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This is the view from our hotel overlooking the valley and the mountains surrounding it. Give up? It’s Zacopane, the primary holiday destination for the Polish side of the Tatras. We simply woke up one morning, found a bus and found ourselves in a new country an hour or so later. While it’s obviously a bit on the touristy side, when you leave the main bits of it, there’s some really beautiful and interesting aspects to it. One particular road seems to have a whole lot of those nice wooden buildings with rooms to rent for your stay while others have set up ad hoc restaurants and pubs. This being the off-season and us being there for only one night, we failed to really explore that deeper. Only so much time for travel, alas. And the walk we took was through a really nice valley carved out into the mountains.

Where in nature are we now?

October 7th, 2010 by matt

Well, if you’ve been keeping up with my posts, then you know we’re in Slovakia now. The big question is, where in Slovakia are we? These pictures would be a big hint, since there’s obviously a lot of mountains.

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Here’s the view from our hotel room.

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Well, we’ve managed to climb most of the way up and too tired to smile for a photo. OK, there’s a cable car up to about 5800 feet that we took up. Then we hiked along at that elevation and made our way down to see this:

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The spot we took this picture in used to be a pine forest. But a wind storm in 2004 managed to clear cut a lot of the forests around the area. Loggers seem to be helping it along a bit. But it did give us this nice field to view the mountains from. I doubt any of this is helping if you’re trying to guess. I just love some of these pictures. Here’s that last “hint”.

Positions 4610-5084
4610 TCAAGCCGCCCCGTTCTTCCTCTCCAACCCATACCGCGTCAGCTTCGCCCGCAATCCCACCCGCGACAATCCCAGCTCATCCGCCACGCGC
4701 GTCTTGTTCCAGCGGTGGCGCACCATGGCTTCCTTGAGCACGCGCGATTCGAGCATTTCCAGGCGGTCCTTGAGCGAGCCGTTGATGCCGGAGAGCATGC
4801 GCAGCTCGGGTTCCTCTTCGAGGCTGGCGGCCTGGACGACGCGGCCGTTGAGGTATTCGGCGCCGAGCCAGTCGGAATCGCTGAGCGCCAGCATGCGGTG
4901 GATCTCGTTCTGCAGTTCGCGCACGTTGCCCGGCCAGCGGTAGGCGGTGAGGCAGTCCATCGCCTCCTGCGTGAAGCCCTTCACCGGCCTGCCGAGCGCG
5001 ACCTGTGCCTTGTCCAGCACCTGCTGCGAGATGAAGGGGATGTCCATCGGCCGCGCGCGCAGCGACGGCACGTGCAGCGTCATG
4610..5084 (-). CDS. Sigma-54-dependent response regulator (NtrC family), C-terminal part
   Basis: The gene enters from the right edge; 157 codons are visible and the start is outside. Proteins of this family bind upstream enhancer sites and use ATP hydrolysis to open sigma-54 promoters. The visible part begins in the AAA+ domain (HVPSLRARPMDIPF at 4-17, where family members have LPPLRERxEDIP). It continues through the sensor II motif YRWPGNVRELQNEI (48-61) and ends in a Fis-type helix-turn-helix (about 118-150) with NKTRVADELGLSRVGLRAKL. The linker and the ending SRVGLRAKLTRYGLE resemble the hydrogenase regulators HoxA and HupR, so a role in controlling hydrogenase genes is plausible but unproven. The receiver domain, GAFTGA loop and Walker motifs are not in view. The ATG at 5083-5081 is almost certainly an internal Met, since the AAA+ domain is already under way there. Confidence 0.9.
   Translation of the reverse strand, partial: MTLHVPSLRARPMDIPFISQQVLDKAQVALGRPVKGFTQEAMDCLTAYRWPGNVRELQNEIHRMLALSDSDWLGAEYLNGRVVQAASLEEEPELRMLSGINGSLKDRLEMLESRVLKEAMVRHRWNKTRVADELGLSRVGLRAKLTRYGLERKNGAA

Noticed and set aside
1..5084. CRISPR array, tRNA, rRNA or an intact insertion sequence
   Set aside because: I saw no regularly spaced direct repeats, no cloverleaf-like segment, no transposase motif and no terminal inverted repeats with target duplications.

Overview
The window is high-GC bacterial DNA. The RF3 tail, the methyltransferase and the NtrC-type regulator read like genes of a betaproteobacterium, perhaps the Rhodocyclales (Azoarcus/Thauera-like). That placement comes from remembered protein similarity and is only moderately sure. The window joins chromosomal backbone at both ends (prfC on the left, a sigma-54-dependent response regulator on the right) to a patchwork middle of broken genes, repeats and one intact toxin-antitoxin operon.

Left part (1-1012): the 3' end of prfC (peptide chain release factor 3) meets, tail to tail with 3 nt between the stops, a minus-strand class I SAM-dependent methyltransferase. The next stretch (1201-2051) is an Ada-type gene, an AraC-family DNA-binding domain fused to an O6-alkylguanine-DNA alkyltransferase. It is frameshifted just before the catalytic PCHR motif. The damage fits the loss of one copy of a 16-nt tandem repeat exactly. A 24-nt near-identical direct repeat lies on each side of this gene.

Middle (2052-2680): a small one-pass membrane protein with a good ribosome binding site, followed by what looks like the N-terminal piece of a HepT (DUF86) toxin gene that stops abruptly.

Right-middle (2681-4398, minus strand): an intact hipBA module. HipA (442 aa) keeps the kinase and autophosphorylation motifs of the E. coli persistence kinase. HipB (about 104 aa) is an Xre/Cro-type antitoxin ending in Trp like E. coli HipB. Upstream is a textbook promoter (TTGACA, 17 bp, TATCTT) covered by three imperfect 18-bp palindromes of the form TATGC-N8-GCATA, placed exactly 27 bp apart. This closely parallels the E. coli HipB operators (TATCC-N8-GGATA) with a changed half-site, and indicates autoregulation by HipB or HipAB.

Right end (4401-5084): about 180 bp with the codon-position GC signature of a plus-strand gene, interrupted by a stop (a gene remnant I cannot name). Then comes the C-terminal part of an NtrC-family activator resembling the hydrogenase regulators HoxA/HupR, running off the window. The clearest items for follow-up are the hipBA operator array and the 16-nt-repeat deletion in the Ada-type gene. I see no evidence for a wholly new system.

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Not too bad a mirror image. That triangle looking thing is actually for ski jumping.

Give up? We’re in the Tatra Mountains. They are on the Slovak/Polish border. It’s an alpine climate, so it almost feels like the Alps, but the beer is $1.50 and it’s really Eastern Europe. It was really nice to get out of the cities a bit and enjoy some crisp mountain air for a spell.

Our bonus picture for the day is, once again, a train station. But it’s a bit different this time. In the Tatras on the Slovak side, there are a series of mountain towns/resorts. They are connected by a little electric railway so, if you time it right, you can get from one end of the area to the other in an hour. Here is one of the stations. I think it’s a bit of a change from the Plzen station.

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The lake pictures came from the next station down the line, Strebske Pleso. Our hotel was in Tatranska Lomnica on the opposite end of the valley. The monster peak from our hotel window is Lomnický štít which is 8600 feet tall and you can get up to the top of in a Gondola (we decided to take a hike that day instead of going to the summit). Lovely stuff.

Slovakia at 6am on a Sunday

October 6th, 2010 by matt